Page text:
Authorities believe Siddiqui used the technical skills she acquired at the Massachusetts Institute of Technology to do what virtually no other woman has accomplished - work her way into the clubby inner circles of al-Qaeda's command and control operation, including its chemical and biological weapons program.

Questions swirled around her Monday evening, including whether she has been in Pakistani custody for at least part of the last five years and whether there is hard evidence that she was a trained, committed and hardened al-Qaeda operative, as former Atty. Gen. John Ashcroft and other U.S. officials have contended.

"This doesn't pass the sniff test," Elaine W. Sharp, a Massachusetts defense lawyer representing Siddiqui, said of the circumstances surrounding her client's arrest. She said her client was not an al-Qaeda terrorist, but an innocent woman who had been held at Bagram air base in Afghanistan or elsewhere for the last several years and tortured by some combination of U.S., Pakistani and Afghan officials.

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Gotti Arrested In Murder Conspiracy
2008-08-05 19:01:44
John A. Gotti has been charged with conspiracy for his role in a sprawling cocaine trafficking operation and in three mob-related killings in 1980s and ’90s, the United States attorney’s office in Tampa, Florida, announced on Tuesday.

Gotti, 44, who headed the Gambino crime family for a time, was arrested at his home in Oyster Bay, New York, early Tuesday morning on the federal racketeering and murder conspiracy charges, and is expected to be arraigned in Manhattan federal court.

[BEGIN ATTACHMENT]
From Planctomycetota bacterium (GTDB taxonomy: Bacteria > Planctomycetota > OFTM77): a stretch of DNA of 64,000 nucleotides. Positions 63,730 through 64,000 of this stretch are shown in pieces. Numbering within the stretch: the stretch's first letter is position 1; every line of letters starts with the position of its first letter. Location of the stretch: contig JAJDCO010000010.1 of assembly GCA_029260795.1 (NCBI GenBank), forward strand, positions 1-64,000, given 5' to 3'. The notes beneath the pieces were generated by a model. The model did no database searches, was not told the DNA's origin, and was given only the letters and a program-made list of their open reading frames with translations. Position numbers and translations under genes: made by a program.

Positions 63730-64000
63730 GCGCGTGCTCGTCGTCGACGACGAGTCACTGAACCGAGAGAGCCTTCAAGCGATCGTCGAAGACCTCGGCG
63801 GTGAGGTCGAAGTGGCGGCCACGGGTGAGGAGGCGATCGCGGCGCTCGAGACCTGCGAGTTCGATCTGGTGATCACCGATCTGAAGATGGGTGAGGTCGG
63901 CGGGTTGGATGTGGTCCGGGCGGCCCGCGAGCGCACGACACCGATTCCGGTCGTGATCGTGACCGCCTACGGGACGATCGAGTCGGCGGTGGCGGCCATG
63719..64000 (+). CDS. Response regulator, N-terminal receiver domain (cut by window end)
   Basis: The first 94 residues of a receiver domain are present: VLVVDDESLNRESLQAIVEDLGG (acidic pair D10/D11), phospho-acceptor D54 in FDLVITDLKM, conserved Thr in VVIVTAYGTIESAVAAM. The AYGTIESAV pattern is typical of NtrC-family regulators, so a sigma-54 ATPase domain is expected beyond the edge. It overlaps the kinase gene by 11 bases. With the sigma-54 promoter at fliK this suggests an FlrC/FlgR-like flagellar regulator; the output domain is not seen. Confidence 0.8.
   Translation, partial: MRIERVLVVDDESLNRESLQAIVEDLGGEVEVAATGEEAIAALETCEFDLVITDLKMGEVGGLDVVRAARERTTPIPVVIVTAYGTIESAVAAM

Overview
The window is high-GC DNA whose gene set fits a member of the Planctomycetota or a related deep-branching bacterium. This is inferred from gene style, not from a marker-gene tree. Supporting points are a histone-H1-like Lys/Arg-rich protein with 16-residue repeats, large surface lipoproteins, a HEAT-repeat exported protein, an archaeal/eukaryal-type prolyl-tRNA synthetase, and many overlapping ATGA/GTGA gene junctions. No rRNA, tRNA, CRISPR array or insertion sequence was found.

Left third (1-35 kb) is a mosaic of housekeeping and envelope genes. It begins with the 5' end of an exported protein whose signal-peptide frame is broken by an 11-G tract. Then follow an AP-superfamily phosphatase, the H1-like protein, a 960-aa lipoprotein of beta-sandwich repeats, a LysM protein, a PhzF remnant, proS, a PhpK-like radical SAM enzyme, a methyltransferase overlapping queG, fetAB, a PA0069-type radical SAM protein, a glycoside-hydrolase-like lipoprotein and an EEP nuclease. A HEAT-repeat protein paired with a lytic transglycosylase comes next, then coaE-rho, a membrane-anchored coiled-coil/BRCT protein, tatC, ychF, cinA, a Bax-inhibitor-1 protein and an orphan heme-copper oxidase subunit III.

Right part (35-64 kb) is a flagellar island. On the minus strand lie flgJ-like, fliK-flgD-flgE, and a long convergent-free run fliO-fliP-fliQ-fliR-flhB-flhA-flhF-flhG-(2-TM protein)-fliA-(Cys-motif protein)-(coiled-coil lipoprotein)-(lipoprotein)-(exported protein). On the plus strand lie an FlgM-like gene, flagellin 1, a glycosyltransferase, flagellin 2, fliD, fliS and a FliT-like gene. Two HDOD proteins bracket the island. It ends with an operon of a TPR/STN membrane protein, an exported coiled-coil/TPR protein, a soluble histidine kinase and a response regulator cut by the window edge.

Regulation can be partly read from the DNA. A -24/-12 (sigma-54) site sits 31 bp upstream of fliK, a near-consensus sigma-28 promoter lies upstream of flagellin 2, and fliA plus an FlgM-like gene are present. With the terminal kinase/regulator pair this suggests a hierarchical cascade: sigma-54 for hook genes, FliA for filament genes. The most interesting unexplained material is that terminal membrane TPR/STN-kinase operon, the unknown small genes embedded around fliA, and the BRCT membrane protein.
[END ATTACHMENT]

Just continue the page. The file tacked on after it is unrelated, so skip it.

Five others suspects were also charged in the wide-ranging racketeering indictments, Assistant United States Attorney Robert O’Neill said at a news conference in Tampa. He said all five - identified as John A. Burke, James V. Cadicamo, David D’Arpino, Michael D. Finnerty, and Guy T. Peden - were members of the Gambino organization.

O’Neill said the alleged criminal acts involved “the Gambino crime family reaching out to the Tampa Bay area,” and that the investigation had ranged widely, including work by federal investigators in New York, New Jersey, Miami and Philadelphia as well as Tampa.

If convicted, Gotti and the five others could be sentenced to life in prison.

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Edouard Hits Texas Coast With Rain, Winds, Then Weakens
2008-08-05 19:01:06
Tropical Storm Edouard hit the Texas Gulf coast east of Galveston on Tuesday with strong winds and heavy rain, but did little more than soak the travelers who came to relax on the tourist town's beaches.

The storm made landfall east of Galveston and west of the Louisiana border, between the small coastal town of High Island and Sabine Pass, and was weakening as it headed inland. Though forecasters had feared it could become a hurricane and both Texas and Louisiana had made emergency preparations, winds never reached hurricane strength of 74 mph. No major damage was reported.

In Galveston, a few surfers were in the water and some people were riding bikes at the beach as the rains approached.